If you want your resume and cover letter to grab attention and succeed in landing you an interview, and if you want that interview to go well, you must research the company and the people involved.
This advice applies to every kind of job, not just in entertainment. It happens that in entertainment, the research is relatively easy to come by.
Here’s an excerpt from my upcoming book “Work In Production Part II: How to write a killer cover letter that the UPM will actually want to read”.
Start with their website. Broadly, discover whether the company vision is compatible with the kind of work you want to do. It may be problematic in the future to join a company that is known for slick commercials and web series when your heart’s desire is to work on gritty documentary features. (At least have an exit strategy and time frame in mind, such as a certain number of years, or see if they will allow you an annual sabbatical/hiatus to work on other dream projects.)
Consider the style of the site, the language use – casual, friendly, formal, technical – and how the company describes itself. Examine the images on the site, especially any shots that show people at work, which give you an excellent sense of the company culture and dress code. Try to determine the company’s avatar – that is to say, ideal client or audience demographic.
Read the bios of the principle stakeholders. This is the writing style you should emulate. Then go to IMDb and read about the credits of both company and people. Get a sense of the genres and types of projects they appreciate.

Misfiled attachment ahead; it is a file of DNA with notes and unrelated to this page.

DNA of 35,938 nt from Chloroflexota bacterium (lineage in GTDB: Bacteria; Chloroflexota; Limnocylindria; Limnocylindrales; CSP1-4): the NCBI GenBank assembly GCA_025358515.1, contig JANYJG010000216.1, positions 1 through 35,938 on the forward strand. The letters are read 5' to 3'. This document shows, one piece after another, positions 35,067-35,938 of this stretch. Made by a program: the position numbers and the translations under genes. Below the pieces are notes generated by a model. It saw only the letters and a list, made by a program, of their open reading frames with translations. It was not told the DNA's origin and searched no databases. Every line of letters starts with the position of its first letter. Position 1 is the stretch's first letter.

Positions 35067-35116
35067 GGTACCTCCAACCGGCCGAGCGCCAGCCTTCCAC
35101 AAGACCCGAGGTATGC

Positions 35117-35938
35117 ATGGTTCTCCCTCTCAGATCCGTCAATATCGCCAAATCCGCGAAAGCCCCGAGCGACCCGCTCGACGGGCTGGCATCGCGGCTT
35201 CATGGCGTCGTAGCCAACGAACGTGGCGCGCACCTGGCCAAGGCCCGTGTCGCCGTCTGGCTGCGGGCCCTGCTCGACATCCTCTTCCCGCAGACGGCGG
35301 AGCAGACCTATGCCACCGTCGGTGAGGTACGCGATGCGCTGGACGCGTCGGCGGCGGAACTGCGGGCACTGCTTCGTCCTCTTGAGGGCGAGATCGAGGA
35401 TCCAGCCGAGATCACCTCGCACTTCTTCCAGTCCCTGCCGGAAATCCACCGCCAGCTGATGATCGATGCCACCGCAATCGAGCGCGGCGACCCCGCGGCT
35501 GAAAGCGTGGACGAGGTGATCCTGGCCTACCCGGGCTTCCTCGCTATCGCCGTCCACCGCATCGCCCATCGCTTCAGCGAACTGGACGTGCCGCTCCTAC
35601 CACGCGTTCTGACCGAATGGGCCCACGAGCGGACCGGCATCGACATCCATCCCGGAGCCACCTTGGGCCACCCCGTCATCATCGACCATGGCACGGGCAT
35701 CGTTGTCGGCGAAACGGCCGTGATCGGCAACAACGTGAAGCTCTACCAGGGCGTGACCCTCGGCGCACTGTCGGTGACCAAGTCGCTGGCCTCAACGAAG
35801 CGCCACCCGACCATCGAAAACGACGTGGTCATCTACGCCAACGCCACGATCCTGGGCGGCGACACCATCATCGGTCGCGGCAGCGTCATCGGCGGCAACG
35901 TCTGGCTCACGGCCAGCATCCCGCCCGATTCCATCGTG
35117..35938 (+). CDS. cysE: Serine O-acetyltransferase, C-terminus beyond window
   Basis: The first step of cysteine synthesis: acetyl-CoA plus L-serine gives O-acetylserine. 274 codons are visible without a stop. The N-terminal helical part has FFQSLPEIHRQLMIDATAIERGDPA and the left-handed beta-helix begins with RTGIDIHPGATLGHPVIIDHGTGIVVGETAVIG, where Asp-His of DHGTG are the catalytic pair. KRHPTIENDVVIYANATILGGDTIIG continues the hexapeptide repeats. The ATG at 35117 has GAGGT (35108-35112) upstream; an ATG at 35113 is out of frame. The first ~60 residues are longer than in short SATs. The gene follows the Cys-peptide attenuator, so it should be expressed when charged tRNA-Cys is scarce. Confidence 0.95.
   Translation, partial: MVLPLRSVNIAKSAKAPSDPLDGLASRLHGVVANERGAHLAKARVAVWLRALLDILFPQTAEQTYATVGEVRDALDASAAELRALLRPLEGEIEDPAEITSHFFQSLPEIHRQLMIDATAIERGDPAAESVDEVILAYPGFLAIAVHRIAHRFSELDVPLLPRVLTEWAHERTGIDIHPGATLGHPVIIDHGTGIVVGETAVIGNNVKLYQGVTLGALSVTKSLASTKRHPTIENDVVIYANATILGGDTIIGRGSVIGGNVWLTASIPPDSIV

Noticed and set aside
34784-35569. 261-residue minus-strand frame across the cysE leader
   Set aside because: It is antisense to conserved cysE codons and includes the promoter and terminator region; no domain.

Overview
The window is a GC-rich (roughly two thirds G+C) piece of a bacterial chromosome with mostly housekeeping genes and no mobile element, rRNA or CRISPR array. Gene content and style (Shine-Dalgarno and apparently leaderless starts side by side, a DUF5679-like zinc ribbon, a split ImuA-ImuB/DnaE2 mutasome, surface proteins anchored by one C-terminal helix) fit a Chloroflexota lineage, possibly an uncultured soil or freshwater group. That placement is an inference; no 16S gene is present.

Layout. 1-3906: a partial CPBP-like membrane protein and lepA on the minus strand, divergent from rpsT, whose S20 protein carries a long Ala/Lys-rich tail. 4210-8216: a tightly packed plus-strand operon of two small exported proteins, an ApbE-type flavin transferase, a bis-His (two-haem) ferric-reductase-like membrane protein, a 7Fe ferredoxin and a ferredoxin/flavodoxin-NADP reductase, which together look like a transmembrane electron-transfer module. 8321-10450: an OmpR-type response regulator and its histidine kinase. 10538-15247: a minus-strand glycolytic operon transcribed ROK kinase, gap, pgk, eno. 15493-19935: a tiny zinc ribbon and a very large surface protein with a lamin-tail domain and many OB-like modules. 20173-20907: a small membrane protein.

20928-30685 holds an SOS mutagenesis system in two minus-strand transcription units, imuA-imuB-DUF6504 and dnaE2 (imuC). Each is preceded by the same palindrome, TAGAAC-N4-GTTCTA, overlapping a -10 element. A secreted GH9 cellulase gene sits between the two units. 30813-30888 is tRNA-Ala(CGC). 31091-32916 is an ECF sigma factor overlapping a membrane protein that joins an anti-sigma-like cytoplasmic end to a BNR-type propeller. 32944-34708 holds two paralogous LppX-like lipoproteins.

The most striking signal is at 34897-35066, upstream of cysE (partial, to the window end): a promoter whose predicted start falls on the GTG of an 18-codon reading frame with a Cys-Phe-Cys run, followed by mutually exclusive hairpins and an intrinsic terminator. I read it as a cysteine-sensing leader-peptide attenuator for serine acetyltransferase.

Search online for news about the company and people. Searching in Google Books will bring up magazine articles, as well as books. Also look at sites like Glassdoor.com for reviews of the company by employees and interviewees. See if the company name pops up in the context of other people’s past work. Did any luminaries in the industry get their start at that company? Examine their social media presence. Know that they will check out yours, if you apply to them.
Gain as full an understanding of the company as you can, so you can make sure you are a fit with the company, AND ensure that they see that you are a fit.
Look for unusual features of the company. I had one client, who could use an unusual skill to make her application stand out. The website showed a ping pong table in the company common room, and mentioned that it was an activity they encouraged. My client was a college champion, and took the opportunity mention in her letter that she looked forward to challenging everyone to a match.